Sulfuric acid because of its low volatility can be used to manufacture more volatile acids from their corresponding salts.

How does volatility affect the production of acids? Isn't it that sulfuric acid being stronger than the salt of weak acid replaces the anion part of salt so the weak acid is produced or does just the low volatility of sulfuric acid matter? Will it be feasible to produce a highly volatile acid even stronger than $\ce{H2SO4}$ by exploiting the low volatile nature of $\ce{H2SO4}$? What is the real process involved?

  • $\begingroup$ Can you please tell where did you quote that statement from? $\endgroup$ – Kartik Aug 26 '16 at 14:35
  • $\begingroup$ @Kartik From NCERT chemistry class 12 p block pg.no:190 under uses of sulfuric acid. $\endgroup$ – JM97 Aug 26 '16 at 14:39

Yes, this is indeed the case. The reasoning behind it is using chemical equilibria to their fullest.

If you have a Brønsted acid and a Brønsted base in the same vessel, you will always have an equilibrium of the following kind:

$$\ce{HA + B- <=> A- + HB}$$

It depends on the nature of the acid and the base — i.e. their $\mathrm{p}K_\mathrm{a}/\mathrm{p}K_\mathrm{b}$ values — which side of the equation is favoured in a closed system (i.e. solution). For example, dissolving $\ce{NaHSO4}$ and $\ce{NaSH}$ in the same sample of water will result in the following set of equations:

$$\ce{H2SO4 + Na2S <=>> NaHSO4 + NaSH <=>> Na2SO4 + H2S}$$

Because the $\mathrm{p}K_\mathrm{a}$ values of both compare as follows:

$$\begin{array}{ccc}\hline \text{acid} & \mathrm{p}K_\mathrm{a1} & \mathrm{p}K_\mathrm{a2}\\ \hline \ce{H2SO4} & \approx -3 & 1.9\\ \ce{H2S} & 7.0 & 12.9\\ \hline\end{array}$$

We already have a way of producing $\ce{H2S}$ by means of protonating sulfide ions in solution here. However, $\mathrm{p}K_\mathrm{a1}\left (\ce{HCl}\right ) \approx -6$, which is more acidic than sulphuric acid, so adding $\ce{NaCl}$ to $\ce{H2SO4}$ should result in a net reaction of nearly nothing.

This is where vapour pressure comes in as a second factor. $\ce{HCl}$ is a gas under standard temperature and pressure while $\ce{H2SO4}$ is a liquid. ($\ce{H2S}$ is also a gas. If we added liquid sulphuric acid to sodium sulfide, $\ce{H2S}$ gas would evolve, but that’s what the $\mathrm{p}K_\mathrm{a}$ value predicts anyway.) If we have an open vessel — i.e. gases can diffuse away — then any $\ce{HCl}$ produced in equilibrium will dissociate away in the long run. This is due to a second equilibrium that we could write as follows:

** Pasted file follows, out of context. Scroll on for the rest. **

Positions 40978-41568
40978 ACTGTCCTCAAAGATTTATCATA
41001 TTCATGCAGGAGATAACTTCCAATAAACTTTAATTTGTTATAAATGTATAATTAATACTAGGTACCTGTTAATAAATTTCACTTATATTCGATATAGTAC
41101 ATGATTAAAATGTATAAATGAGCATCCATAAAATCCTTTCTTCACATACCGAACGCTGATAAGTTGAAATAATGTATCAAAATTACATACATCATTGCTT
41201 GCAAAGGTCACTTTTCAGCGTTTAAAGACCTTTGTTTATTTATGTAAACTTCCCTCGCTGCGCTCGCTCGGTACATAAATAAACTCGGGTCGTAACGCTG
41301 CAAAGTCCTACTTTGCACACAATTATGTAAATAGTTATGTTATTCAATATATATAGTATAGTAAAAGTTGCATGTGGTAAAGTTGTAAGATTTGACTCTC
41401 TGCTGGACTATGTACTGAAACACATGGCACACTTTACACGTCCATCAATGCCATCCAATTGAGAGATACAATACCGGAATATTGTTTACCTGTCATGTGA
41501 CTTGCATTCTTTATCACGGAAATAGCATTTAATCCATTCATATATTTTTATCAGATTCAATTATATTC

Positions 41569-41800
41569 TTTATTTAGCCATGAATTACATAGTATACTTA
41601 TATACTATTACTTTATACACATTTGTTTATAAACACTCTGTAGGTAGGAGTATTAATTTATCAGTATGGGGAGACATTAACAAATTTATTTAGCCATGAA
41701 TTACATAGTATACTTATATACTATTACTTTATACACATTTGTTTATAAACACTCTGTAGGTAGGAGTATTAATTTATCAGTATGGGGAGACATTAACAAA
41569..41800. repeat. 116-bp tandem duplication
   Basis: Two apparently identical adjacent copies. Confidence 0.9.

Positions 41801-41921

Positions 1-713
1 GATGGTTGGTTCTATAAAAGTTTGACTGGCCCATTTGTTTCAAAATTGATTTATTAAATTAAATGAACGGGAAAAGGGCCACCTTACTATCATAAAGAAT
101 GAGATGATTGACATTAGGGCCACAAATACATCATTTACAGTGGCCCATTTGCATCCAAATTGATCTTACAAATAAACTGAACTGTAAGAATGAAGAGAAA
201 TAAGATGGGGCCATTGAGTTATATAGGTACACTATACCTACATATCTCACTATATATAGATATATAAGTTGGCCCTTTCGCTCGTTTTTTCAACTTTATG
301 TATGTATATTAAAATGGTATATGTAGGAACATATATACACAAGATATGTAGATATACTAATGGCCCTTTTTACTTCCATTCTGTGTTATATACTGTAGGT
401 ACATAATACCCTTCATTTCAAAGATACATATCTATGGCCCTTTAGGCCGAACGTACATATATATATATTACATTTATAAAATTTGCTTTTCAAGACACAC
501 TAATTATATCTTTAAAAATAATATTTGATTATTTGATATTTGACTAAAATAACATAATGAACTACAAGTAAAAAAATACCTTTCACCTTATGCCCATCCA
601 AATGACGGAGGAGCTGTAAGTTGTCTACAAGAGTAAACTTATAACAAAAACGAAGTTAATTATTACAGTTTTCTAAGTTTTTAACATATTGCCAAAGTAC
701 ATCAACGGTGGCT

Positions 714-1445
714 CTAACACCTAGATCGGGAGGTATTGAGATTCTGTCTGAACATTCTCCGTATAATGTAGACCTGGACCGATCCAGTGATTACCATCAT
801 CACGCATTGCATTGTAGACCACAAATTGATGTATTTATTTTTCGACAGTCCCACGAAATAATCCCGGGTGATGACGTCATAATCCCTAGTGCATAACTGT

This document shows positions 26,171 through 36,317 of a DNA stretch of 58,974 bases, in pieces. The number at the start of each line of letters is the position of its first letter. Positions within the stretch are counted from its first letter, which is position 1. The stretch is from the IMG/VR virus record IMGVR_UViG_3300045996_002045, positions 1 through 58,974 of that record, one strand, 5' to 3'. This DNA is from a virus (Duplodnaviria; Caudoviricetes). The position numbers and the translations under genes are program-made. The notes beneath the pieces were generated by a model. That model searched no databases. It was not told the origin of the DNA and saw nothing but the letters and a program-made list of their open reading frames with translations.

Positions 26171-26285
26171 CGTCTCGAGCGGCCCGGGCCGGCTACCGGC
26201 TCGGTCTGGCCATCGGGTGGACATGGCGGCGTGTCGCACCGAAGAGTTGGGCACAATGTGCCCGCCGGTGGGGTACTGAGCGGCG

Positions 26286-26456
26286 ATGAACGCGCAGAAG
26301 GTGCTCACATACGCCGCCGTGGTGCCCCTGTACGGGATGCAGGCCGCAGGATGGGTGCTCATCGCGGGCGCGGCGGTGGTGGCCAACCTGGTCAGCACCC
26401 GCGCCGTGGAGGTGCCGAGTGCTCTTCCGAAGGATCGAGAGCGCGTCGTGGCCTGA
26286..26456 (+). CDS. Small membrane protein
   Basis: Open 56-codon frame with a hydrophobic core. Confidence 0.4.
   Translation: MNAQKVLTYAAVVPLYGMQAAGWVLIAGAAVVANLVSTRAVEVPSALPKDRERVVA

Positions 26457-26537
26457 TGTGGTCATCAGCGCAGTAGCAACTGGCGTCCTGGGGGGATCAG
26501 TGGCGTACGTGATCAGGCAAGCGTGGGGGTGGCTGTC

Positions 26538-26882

$$\ce{HCl (g) <=> HCl (aq)}$$

The ‘equilibrium constant’ of this physical process is more or less what we call vapour pressure, and for hydrogen chloride both sides are significantly more balanced than for sulphuric acid. Therefore, we should describe the entire system in the following way:

$$\ce{NaCl + H2SO4 <=> NaHSO4 + HCl (diss) <=>> NaHSO4 + HCl (g) ^}$$

Where $\ce{(diss)}$ is a shorthand for dissolved in sulphuric acid, our reaction medium.

Drawing away the hydrogen chloride gas in the rightmost equation, for example by reducing pressure or inducing an air flow, will shift all equilibria to the right since that product is constantly being removed. And thus we can liberate $\ce{HCl}$ gas with sulphuric acid, even though the $\mathrm{p}K_\mathrm{a}$ of hydrogen chloride is lower than that of sulphuric acid.


An example of this would be the reaction between sulfuric acid and potassium nitrate, the salt of nitric acid. When this salt is mixed with sulfuric acid, nitric acid and potassium acid sulfate are the result, although the reaction is incomplete. If the resulting mixture is then heated the nitric acid evolves as a vapor because it is much more volatile than sulfuric acid. This vapor can then be condensed separately. In this way relatively pure nitric acid can be produced.

  • $\begingroup$ Great, that's exactly what I needed in solving a textbook problem right now. +1 $\endgroup$ – CowperKettle May 4 '16 at 18:38

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